Chapter

From Breakthrough to Mainstream: The Politics of Potential and Blackmail

James Mitchell

in The Modern SNP

Published by Edinburgh University Press

Published in print October 2009 | ISBN: 9780748639908
Published online September 2012 | e-ISBN: 9780748672080 | DOI: http://dx.doi.org/10.3366/edinburgh/9780748639908.003.0003
From Breakthrough to Mainstream: The Politics of Potential and Blackmail

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This chapter explores the struggle of the Scottish National Party (SNP) to be a part of mainstream of Scottish politics and the potential of blackmailing. The Hamilton by-election was an important milestone in the party's development. The election of Winnie Ewing as Hamilton's MP pronounced the beginning of a new era in Scottish politics. The SNP's blackmail potential was linked almost exclusively to its capacity to win votes from other parties. Scottish politics became polarised in the late 1980s. The SNP had succeeded in determining itself on the left by 1997. The double whammy of the referendum defeat and election losses in 1979 had a devastating effect on the SNP. The most striking feature of the SNP during the 30 years after the Hamilton by-election was that it succeeded in maintaining a parliamentary presence at all.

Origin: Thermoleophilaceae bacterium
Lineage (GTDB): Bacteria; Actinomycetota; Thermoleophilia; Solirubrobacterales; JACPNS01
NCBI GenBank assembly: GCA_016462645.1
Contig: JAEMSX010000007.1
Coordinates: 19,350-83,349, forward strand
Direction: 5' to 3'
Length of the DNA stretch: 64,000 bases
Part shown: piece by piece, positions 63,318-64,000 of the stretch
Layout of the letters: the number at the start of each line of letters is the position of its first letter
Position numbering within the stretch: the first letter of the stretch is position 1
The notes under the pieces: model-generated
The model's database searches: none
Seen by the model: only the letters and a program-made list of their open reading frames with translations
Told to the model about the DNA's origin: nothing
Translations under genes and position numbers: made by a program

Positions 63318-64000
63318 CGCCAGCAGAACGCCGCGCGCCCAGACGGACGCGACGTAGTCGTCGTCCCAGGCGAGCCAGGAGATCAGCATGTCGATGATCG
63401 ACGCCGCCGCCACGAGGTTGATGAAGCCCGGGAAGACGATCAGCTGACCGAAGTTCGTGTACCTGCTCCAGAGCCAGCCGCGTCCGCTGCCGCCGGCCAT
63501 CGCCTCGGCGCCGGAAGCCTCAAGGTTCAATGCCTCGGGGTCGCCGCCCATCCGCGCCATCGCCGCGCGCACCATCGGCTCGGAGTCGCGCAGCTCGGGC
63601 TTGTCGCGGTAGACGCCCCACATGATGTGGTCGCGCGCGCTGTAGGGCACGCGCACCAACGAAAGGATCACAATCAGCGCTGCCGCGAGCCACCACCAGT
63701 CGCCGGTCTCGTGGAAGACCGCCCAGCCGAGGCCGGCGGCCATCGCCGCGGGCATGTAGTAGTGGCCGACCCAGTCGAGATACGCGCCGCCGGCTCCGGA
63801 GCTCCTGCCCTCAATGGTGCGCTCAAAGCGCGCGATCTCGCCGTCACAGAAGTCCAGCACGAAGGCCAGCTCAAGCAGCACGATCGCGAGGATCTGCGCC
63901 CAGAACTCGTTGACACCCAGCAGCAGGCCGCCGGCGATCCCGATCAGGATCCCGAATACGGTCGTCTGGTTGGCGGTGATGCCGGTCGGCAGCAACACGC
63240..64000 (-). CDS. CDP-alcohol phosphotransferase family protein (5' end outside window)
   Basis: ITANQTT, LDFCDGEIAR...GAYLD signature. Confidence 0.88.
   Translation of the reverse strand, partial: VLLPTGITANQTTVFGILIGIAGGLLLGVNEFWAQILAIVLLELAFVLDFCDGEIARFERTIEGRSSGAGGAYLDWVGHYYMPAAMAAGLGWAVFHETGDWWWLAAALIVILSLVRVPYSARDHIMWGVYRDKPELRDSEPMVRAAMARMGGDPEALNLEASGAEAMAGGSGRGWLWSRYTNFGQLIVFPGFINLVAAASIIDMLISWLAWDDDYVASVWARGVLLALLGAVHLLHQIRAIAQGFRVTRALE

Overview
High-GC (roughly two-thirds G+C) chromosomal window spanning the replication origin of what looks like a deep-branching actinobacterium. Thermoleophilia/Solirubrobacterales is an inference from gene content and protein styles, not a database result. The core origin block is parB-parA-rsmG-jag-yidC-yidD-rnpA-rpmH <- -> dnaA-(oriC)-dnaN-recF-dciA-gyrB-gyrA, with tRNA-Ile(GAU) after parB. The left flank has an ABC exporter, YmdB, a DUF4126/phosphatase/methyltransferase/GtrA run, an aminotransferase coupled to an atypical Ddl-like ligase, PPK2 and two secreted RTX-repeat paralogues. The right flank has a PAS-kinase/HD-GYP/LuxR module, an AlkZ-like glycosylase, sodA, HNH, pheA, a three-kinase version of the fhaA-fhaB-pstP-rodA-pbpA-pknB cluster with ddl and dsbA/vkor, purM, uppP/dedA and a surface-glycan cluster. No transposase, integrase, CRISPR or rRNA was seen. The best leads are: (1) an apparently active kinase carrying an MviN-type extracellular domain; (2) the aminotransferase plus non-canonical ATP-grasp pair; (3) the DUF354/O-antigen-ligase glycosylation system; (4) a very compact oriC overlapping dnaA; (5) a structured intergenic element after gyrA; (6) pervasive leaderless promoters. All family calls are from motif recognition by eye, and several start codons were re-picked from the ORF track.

Keywords: Scottish National Party; Scottish politics; blackmail; Winnie Ewing; election; Hamilton

Chapter.  4778 words. 

Subjects: UK Politics

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